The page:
Apart from Oosthuizen’s heroics that week two years ago, there were celebrations around Mickelson and Ernie Els playing at their 100th Majors, although neither made the weekend, with the former shooting 79 and 74 for 153 and Els going 80, 70 for 150 to miss the cut by three strokes. In 2018 at Bellerive Country Club, Brandon Stone emerged as the top South African in the 156-man field, closing with a 68 for an eight-under 272, one shot away from what would have been his first top-10 finish at a Major.
But the big talking point from last year’s event was the resurgence of Tiger Woods, who closed with a 64 to finish alone in second, just two shots behind winner Brooks Koepka, and within touching distance of a 15th Major title. The fact that Woods shot a 64 was remarkable, considering he didn’t hit a fairway until the 10th hole. In his first nine holes, though, he needed only 10 putts and turned in 32.
‘I had a hard time with my warm-up. I was hitting it left, I was hitting it right. I just had to pick a side. I could miss it way right, or way left,’ he said afterwards. ‘It was a struggle, until I found a little something on the back nine. I was hanging in there with my mind, basically, and it kind of got me through it.’
A few weeks later, and victory at the Tour Championship – which, given his history of injuries and back surgeries had made swinging a club doubtful, let alone competing again – resulted in the sporting comeback of 2018. It also reignited the inevitable chatter around when, not if, Woods would add to his list of Majors. Given that he has already conquered Bethpage State Park’s Black Course and knows what it takes to defy adversity, many will be suggesting that this year’s PGA Championship is one where Woods might just write the biggest fairytale of all.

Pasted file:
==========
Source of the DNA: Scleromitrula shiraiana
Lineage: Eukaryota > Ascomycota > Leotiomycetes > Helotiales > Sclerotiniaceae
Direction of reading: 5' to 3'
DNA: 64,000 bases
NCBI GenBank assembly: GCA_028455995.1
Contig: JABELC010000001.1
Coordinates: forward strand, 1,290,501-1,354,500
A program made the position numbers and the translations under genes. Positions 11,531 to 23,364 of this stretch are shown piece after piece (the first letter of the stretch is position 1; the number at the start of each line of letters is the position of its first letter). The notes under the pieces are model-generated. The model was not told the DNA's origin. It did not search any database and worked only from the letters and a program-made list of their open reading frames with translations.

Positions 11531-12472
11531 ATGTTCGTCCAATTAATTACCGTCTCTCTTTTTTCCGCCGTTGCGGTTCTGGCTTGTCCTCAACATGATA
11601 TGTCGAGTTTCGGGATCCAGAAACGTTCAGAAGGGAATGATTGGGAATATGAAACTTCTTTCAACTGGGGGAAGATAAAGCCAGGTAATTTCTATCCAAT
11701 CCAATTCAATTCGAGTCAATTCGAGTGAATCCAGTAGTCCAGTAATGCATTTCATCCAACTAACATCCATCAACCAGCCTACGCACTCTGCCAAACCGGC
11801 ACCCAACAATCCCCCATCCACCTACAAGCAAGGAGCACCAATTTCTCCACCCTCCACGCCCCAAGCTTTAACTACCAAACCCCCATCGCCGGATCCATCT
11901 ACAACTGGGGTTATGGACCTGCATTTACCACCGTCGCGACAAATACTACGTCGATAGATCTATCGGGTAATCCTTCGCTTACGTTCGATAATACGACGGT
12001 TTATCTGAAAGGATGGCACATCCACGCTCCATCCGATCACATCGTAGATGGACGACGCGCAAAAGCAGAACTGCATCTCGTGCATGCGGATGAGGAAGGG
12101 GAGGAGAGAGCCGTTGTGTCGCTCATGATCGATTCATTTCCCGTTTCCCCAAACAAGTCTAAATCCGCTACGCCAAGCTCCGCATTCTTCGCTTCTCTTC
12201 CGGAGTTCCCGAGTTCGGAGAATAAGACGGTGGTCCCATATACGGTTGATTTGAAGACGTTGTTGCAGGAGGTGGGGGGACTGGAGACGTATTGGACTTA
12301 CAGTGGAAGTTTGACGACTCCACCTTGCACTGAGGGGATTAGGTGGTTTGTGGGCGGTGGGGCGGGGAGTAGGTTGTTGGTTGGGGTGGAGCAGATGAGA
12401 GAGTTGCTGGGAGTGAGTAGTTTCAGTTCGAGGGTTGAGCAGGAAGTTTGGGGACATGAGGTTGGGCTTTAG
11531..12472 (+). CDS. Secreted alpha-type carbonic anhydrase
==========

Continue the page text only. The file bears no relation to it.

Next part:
NUMBERS THAT COUNT
2 – Occasions that a South African has won The PGA Championship. Gary Player did the trick both times, in 1962 and 1972.
8 – The tournament’s largest winning margin, by Rory McIlroy in 2012. He finished on 13-under 275, followed by England’s David Lynn on 283, with a four-way tie for third.
11 – It’s not always a good thing to win the week before a Major. Since 1934, only 11 players on the PGA Tour have won the week before winning a Major, let alone The PGA Championship. Last year Justin Thomas won the WGC-Bridgestone Invitational before going on to tie for sixth the following week.
12 – The number of years since The PGA Championship last had a repeat winner: Tiger Woods in 2006-07. Before then it had been Woods in 1999-2000. This year’s defending champion is world No 4 Brooks Koepka.
35 – Since becoming a stroke play event in 1958, the third-round leader/co-leader of The PGA Championship has gone on to win 35 times in 61 events, including four of the past five champions. It augurs well for whomever is on top of the leaderboard after 54 holes this time, too.
63 – The record low score of 63 has been achieved by 16 players, from Bruce Crampton in 1975 to Charl Schwartzel and Koepka in 2018.
265 – The 72-hole scoring record (15-under par) was set by David Toms in 2001 at the Atlanta Athletic Club. Don’t expect anyone to challenge that total this year.
– This article first appeared in the May issue of Compleat Golfer, now on sale!